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| North Acropolis | Central Acropolis | South Acropolis | East Acropolis |

Tikal 's Grand Plaza, North, Central and South Acropolis (still covered) and Temple V in the background.

Tikal 's Grand Plaza and the Central Acropolis in the background.

      Acropolises:  Massive constructions of ceremonial buildings on a large scale, which were very important sectors of the city, as they were the seat of the administrative and political power as well as the place reserved for the rulers’ burials.  There are four acropolises in Tikal: The North Acropolis, The Central Acropolis, The South Acropolis and the East Acropolis.

The North Acropolis is a sacred place, chosen for burial ground of the Rulers of Tikal for over 5 centuries between 1 A.D. and 550 A.D.  However, most remarkable is that it contains evidence of the first settlers in Tikal, who came to the area about 800 B.C. Archaeological studies have revealed that along with the foundations of the Lost World, those of the North Acropolis are the most ancient areas where the first settlers of Tikal established themselves. The North Acropolis was occupied for at least 1500 years, as demonstrated by more than a dozen successive construction levels, set one on top of the other.

      From the onset the acropolis was built atop a large artificial terrace, which supported numerous buildings associated with ritual activities.  Its design and location of its structures were conceived during the Preclassic Period, following an early ideological concept based on three basic structures describing a triad pattern associated with mythological deities involved with the creation of the Universe.  Numerous stelae and altars portraying the rulers of Tikal and recording transcendental events in their lives are located in front of the Acropolis.

In the layers under later buildings, archaeologists found sea shells, evidence of a valuable source of food, and imported stones. The people of Tikal imported goods from other areas even in these early times.  Archaeologists also found the burials of Huh Chaan Mah K’ina (or Curl Nose) and of K’awil Chaan (Stormy Sky) inside different temples.  Other members of the noble class, such as a woman from about 100 B.C., were also found.  In her tomb, they found paintings of the wealthy nobility, jade, and other rich items.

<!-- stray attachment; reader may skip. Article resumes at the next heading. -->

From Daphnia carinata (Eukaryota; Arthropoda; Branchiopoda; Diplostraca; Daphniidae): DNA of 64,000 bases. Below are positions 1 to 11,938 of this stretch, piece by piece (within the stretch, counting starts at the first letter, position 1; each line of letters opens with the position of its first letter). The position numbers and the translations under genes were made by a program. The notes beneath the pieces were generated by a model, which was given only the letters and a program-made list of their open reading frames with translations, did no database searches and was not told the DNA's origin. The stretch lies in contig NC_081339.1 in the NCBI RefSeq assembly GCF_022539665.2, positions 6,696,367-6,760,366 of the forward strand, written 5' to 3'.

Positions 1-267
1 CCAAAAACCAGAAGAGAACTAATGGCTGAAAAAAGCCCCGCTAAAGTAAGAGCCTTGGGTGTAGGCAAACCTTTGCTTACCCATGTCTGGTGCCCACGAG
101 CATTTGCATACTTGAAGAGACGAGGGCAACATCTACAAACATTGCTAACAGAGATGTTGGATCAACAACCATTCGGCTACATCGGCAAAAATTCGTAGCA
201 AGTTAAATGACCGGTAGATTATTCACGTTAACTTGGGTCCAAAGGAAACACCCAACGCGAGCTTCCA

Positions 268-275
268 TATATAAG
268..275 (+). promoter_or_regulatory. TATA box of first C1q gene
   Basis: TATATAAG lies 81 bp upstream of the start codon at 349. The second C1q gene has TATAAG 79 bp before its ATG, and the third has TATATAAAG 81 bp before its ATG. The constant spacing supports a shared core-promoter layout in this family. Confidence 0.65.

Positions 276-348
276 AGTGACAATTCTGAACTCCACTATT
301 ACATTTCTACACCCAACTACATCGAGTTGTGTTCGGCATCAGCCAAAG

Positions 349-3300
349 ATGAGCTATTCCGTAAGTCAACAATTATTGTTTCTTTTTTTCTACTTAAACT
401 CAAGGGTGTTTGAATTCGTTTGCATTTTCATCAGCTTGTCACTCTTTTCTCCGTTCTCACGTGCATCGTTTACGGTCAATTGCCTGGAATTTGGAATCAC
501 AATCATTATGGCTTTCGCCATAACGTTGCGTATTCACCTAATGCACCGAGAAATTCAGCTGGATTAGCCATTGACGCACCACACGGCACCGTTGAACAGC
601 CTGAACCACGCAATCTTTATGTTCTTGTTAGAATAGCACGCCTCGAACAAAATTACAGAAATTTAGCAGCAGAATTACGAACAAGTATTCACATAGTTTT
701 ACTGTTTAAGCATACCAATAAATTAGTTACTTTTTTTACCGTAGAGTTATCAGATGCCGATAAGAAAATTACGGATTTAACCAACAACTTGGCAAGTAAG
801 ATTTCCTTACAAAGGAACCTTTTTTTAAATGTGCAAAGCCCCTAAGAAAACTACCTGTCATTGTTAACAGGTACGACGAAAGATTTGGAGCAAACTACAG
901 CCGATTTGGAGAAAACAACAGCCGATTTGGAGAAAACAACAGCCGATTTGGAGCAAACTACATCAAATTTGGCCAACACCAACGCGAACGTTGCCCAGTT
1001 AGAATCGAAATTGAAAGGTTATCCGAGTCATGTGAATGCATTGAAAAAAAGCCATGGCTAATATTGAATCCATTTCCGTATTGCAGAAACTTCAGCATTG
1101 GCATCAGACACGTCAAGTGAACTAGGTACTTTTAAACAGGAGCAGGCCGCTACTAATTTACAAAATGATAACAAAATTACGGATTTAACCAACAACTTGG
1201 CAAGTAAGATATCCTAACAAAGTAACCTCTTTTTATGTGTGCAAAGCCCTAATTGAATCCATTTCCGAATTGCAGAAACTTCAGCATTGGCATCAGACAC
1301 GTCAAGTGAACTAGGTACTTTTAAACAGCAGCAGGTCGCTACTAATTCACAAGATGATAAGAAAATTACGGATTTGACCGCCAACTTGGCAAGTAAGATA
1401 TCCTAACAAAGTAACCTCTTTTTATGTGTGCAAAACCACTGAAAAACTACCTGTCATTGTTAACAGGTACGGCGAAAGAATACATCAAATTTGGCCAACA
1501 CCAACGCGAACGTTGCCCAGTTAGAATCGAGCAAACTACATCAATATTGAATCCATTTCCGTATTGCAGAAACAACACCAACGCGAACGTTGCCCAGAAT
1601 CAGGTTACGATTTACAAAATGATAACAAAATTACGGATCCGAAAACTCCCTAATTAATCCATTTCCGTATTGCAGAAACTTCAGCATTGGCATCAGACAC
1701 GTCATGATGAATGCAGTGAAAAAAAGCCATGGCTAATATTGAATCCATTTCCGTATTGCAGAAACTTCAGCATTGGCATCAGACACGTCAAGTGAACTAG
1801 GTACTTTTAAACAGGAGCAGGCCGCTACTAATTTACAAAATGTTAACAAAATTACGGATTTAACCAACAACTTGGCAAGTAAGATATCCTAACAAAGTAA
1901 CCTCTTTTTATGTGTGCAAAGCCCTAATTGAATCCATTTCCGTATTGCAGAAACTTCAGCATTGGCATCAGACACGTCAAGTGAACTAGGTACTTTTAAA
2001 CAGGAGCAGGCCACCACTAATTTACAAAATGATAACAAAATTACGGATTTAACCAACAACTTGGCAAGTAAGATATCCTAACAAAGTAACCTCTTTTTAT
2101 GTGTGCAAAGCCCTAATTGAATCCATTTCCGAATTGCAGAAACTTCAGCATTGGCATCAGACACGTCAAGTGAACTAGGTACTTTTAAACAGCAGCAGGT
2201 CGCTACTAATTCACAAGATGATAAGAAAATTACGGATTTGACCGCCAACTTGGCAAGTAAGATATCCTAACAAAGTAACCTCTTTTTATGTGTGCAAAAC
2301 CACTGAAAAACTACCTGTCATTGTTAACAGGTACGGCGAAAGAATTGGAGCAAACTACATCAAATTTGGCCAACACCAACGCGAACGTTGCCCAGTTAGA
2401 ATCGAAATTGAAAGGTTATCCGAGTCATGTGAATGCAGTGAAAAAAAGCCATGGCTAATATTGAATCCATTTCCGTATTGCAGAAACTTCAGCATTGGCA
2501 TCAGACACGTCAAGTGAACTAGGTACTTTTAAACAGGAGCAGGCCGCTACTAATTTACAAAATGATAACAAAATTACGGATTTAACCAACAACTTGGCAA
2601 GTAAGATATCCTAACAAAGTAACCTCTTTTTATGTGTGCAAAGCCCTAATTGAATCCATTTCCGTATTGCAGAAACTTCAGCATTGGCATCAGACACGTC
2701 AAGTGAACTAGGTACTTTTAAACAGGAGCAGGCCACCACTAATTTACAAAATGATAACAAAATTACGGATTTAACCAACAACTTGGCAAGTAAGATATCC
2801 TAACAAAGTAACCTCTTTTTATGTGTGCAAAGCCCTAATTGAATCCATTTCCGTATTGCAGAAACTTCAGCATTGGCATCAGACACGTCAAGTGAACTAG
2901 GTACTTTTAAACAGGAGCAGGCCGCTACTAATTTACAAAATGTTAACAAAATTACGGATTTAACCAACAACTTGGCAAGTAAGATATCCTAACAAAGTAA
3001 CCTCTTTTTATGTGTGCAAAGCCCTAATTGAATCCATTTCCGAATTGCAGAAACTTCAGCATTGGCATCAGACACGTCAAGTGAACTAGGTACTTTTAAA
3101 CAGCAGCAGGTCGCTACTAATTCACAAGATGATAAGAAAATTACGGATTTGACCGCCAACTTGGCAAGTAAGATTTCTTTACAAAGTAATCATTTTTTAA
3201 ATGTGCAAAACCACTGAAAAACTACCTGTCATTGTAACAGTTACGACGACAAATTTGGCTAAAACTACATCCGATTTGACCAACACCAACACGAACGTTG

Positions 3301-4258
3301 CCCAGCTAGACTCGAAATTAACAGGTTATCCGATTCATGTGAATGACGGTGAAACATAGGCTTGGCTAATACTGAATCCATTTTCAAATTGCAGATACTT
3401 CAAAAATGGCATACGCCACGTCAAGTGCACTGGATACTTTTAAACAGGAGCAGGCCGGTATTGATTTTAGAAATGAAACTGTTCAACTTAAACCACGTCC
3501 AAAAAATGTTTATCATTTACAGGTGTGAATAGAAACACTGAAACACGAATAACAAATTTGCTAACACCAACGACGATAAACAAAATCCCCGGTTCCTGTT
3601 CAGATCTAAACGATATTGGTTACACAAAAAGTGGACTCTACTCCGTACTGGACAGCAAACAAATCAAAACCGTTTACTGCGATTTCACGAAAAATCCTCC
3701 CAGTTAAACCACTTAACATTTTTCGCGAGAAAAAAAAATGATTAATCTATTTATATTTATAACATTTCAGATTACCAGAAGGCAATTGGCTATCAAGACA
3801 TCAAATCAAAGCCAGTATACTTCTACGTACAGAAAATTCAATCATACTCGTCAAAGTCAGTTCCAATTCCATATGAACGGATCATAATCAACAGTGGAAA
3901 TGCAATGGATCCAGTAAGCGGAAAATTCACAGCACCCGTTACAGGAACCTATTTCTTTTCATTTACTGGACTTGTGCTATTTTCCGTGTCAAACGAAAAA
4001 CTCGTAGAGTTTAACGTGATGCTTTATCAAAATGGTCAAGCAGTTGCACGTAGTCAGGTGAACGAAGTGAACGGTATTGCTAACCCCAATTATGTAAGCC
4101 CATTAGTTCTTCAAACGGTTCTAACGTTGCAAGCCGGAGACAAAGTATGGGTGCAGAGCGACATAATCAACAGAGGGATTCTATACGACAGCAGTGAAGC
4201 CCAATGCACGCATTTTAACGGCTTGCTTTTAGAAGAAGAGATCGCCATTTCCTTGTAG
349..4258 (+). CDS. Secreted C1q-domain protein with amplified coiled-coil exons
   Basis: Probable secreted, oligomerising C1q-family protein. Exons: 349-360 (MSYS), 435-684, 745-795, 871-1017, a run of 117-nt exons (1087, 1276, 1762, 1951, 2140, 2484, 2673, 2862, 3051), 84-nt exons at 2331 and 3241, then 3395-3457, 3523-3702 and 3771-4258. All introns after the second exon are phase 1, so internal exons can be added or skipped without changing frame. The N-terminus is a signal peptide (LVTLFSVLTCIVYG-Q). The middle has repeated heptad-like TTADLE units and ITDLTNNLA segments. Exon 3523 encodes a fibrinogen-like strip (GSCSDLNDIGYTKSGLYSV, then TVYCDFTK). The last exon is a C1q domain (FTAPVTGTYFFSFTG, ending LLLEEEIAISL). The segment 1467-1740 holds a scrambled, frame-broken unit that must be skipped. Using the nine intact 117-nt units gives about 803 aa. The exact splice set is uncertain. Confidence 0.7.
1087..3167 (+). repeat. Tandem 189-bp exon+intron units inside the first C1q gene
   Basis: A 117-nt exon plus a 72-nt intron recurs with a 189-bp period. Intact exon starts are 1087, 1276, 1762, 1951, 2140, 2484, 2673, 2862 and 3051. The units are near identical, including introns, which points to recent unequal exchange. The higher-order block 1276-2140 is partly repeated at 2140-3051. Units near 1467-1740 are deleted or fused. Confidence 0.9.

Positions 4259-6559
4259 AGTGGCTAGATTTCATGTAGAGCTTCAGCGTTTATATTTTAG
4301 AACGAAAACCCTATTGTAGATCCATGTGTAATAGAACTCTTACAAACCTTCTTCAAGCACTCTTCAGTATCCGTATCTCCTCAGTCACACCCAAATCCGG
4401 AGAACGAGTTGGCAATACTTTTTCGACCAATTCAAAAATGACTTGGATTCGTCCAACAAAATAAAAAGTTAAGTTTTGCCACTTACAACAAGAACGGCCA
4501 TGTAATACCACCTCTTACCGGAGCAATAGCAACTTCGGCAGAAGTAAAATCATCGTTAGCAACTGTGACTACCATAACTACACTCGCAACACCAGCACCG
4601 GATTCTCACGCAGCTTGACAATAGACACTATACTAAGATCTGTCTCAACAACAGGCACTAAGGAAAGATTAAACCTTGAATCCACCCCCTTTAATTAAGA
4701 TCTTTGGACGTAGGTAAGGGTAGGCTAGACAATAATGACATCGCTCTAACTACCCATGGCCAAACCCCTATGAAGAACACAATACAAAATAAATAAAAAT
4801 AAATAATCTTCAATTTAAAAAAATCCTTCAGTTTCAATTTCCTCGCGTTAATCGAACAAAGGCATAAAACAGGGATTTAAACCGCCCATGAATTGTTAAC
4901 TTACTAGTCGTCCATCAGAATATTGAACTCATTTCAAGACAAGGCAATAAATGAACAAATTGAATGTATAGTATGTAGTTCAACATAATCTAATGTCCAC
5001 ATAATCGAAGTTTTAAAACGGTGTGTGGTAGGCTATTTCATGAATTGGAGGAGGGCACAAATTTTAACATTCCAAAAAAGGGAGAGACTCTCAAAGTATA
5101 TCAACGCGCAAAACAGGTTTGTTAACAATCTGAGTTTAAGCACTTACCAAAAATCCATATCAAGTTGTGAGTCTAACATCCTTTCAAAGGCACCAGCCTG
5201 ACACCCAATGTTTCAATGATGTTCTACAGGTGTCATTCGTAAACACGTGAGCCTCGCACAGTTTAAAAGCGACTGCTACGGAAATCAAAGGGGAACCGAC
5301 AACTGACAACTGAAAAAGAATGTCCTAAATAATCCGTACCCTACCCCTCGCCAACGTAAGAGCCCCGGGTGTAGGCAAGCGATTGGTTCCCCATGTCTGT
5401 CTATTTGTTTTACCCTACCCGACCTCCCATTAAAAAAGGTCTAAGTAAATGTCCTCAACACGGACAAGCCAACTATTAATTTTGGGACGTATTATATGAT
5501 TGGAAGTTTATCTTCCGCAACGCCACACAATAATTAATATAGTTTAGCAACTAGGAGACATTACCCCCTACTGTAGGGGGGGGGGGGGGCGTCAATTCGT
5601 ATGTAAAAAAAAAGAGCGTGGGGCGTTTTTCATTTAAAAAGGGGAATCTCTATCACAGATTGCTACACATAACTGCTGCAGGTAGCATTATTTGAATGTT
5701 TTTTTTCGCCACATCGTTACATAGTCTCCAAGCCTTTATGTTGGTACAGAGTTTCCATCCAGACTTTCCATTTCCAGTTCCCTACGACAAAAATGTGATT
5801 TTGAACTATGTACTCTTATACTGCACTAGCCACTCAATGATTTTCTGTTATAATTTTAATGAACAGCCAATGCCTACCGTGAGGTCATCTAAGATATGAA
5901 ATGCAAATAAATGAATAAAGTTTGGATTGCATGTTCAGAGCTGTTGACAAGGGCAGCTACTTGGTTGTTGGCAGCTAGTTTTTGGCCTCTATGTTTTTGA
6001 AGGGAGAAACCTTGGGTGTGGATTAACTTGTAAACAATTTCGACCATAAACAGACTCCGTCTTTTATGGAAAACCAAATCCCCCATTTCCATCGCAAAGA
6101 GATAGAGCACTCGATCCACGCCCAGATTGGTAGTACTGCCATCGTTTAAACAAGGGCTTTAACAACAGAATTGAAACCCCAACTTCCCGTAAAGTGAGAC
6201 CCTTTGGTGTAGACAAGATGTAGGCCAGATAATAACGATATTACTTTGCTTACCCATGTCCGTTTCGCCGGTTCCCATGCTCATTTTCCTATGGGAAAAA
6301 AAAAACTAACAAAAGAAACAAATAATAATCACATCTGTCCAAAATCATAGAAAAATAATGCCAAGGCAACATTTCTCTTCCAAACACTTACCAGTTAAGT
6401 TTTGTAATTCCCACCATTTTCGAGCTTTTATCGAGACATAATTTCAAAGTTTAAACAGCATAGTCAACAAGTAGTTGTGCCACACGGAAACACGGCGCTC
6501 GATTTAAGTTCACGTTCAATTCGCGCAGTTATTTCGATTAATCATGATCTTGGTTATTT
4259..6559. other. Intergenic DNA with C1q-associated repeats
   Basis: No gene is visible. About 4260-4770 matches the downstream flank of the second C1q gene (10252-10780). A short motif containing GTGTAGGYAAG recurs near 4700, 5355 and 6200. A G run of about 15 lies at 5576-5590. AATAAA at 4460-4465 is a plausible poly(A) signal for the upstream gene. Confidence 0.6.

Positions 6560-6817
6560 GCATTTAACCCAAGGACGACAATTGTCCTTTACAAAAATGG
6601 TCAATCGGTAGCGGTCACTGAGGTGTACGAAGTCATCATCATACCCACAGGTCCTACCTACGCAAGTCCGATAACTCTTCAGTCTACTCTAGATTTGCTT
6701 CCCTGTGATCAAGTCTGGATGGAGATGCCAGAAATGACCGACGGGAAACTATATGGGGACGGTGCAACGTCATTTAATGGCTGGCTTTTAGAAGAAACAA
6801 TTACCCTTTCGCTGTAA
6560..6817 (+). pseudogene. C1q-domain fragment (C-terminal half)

This mask of a long-nosed god is from the first building erected at this spot. The mask is over 10 feet tall.  In ancient times, this mask would have been covered with stucco. The mask and the entire building were painted in brilliant reds, greens, yellows, and blues. The buildings looked very different from the bare rock we see today.

"Photograph courtesy of Louis Fielding"

TEMPLE 33: The Maya built three temples on this sacred spot. Stormy Sky, one of Tikal's most powerful leaders, was buried in the first temple after his death in 457 A.D. The Maya then covered this first building with a larger, more grand temple, which they used for the next 250 years.

STELLA 31: This stela is one of the most famous. Stormy Sky, one of Tikal’s most famous rulers, erected it.  A jaguar depicted on it was the God who protected the city of Tikal.  The back of this stela is covered with the story of major events in Tikal's history. Experts believe that only the scribes and elite people could read. Being a scribe was a very important position.  The text was also designed for the Gods to read it. The rulers proclaimed their accomplishments to the people in their city, to the Gods, and to their ancestors.

TOP OF STELLA 31: The ruler Stormy Sky holds a headdress up for the people to see, before he puts it on. The title on the headdress and the words on the stela connect him to his famous grandfather Chak-To-Ich'ak. In this way, he adds to his own power and fame in the eyes of the people.  At this time, Tikal was a powerful city with a powerful ruler. The city itself grew and flourished. Tikal controlled or influenced many other sites in the region and its rulers controlled important trade routes.

Just over 100 years later, Tikal was defeated by Caracol. Their glory dimmed for another 150 years.  But then, Ha Sawa Chaan-K'awil acceded the throne, he returned Tikal to its glory. As a symbol, he buried Stela 31, a monument from Stormy Sky, inside the second temple. Then he built a new temple, rising up almost 8 stories over the Great Plaza.

Experts believe the ruling family lived in this group of buildings. The maze of rooms and courtyards grew as people added on to it over a period of more than 200 years.

When people lived here, curtains were hung across the doorways. We can still see holes carved in the stone doorways to hang curtains.

The walls of the building would have been decorated with pictures and bright colors.

Very little has been revealed about the South Acropolis.  According to speculative archaeological assumptions, it may be very ancient, because it is built upon 7 different platforms.  Its origins may be traced back to the Preclassic Period.  However, it remains to be excavated and studied.  Its enormous edifices, over 24 meters high, have a quadrangular base that covers 2.2 hectares.  In its summit it exhibits 4 grand palaces surrounding a central temple.

Little is known about the East Acropolis, found behind the Grand Plaza, contiguous to Group F.  Archaeologists have reason to believe one of the ball-courts at Tikal may have been found there and the little that is known about it is that there were steam baths here and that this may have been the Grand City of Tikal's main market site. 

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